The objectives of this study were to investigate the effect of soil organic matter content on the accumulation of veterinary antibiotics in pepper (Capsicum annuum L.) and the effect of antibiotic concentrations on culturable soil-borne bacteria. Soils containing 0%, 5%, or 10% (vol/vol) organic matter content were prepared using coir dust. Four veterinary antibiotics: sulfamethoxazole, sulfamethazine (sulfonamide series), oxytetracycline, and chlortetracycline (tetracycline series), commonly used in Korea were selected for this study. Antibiotic mixtures of equal amount of each antibiotic were used to spike the soil to achieve concentrations of 0, 1, 5, and 10 mg kg−1, respectively. Pepper cultivated for 2 weeks after sowing was transplanted into pots filled with soil treated with organic matter and antibiotics. After 8 weeks, pepper roots, leaves, and fruits were harvested, and antibiotic concentrations in the soil and pepper plants were analyzed. Concentrations of the tetracycline series in soil were higher than those of the sulfonamide series. The amount of sulfonamide series antibiotics transferred to pepper roots increased with increasing organic matter content in the soil, whereas no significant difference was observed in oxytetracycline and chlortetracycline concentrations in roots. Under all organic matter treatments, the microbial activity in soil decreased when antibiotic concentrations increased. For a given antibiotic concentration, the number of culturable soil-borne bacteria increased as the organic matter content increased.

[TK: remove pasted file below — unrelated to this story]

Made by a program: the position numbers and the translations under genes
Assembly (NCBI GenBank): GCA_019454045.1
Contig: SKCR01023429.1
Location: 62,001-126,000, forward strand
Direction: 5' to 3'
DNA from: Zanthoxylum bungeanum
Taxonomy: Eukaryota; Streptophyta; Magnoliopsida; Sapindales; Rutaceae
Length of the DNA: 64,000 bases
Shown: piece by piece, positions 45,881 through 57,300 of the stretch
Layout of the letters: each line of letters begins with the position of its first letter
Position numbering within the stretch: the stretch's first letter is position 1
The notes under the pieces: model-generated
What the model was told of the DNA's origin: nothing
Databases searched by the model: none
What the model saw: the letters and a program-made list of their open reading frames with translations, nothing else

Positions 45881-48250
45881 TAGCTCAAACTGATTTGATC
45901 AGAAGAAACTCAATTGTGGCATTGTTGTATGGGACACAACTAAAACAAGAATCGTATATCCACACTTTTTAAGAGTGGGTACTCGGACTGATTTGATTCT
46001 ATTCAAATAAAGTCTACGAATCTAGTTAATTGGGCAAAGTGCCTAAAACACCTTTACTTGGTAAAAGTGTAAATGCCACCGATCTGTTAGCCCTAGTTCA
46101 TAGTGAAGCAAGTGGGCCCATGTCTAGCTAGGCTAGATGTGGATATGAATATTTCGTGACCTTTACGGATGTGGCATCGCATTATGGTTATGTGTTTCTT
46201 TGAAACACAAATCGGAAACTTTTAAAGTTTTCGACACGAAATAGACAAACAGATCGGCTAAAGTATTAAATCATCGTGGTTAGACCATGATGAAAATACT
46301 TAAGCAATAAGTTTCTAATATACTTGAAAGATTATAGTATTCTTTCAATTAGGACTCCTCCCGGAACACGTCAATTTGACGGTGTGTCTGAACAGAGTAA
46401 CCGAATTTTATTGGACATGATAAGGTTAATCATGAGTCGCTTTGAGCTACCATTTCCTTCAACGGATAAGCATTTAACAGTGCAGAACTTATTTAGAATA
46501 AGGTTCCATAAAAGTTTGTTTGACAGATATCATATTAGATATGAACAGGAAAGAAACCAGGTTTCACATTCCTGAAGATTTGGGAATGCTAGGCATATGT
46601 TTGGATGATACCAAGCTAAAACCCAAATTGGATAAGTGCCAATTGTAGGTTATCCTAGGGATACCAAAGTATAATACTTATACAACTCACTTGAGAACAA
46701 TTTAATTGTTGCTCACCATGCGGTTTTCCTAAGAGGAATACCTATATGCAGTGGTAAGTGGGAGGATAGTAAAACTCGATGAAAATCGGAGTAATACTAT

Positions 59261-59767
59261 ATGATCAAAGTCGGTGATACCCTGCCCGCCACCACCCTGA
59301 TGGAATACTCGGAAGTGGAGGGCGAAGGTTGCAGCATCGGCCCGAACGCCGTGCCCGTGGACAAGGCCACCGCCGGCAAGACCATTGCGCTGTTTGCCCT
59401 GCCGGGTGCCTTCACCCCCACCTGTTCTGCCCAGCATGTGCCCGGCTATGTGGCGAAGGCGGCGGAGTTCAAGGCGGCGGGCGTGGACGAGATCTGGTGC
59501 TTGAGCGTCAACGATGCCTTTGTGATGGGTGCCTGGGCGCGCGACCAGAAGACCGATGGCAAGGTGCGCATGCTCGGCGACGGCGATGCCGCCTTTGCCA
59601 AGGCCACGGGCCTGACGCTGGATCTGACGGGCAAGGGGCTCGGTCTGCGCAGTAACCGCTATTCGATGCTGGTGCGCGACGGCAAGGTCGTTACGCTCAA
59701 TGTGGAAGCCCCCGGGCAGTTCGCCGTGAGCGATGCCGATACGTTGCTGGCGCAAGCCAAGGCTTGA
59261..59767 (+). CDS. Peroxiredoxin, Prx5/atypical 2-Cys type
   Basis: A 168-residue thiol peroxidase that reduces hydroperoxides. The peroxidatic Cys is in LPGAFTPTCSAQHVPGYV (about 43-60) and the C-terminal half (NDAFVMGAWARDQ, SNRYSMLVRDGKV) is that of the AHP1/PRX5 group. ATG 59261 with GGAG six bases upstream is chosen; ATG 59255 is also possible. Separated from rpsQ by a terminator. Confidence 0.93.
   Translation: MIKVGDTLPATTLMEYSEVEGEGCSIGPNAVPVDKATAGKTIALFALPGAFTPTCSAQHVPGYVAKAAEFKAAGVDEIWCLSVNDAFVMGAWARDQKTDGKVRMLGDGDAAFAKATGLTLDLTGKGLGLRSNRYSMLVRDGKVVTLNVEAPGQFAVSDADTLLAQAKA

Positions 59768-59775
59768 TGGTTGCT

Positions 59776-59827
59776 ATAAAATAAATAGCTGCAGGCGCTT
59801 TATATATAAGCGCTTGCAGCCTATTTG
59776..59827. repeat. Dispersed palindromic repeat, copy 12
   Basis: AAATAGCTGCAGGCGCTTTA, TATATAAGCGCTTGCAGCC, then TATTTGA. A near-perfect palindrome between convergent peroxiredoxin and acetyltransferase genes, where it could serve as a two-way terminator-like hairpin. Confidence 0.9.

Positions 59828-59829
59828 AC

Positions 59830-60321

1Department of Environmental Horticulture, University of Seoul, Seoul, Republic of Korea.
2Department of Biological Environment, Kangwon National University, Chuncheon, Republic of Korea.
Guest Editor: Dr. Zhongqi Cheng.
Address for correspondence: Kye-Hoon Kim, Department of Environmental Horticulture, University of Seoul, Seoul 02504, Republic of Korea. E-mail: firstname.lastname@example.org
This work was supported by the University of Seoul 2016 Research Fund.
Received March 30, 2018.
Accepted for publication February 27, 2019.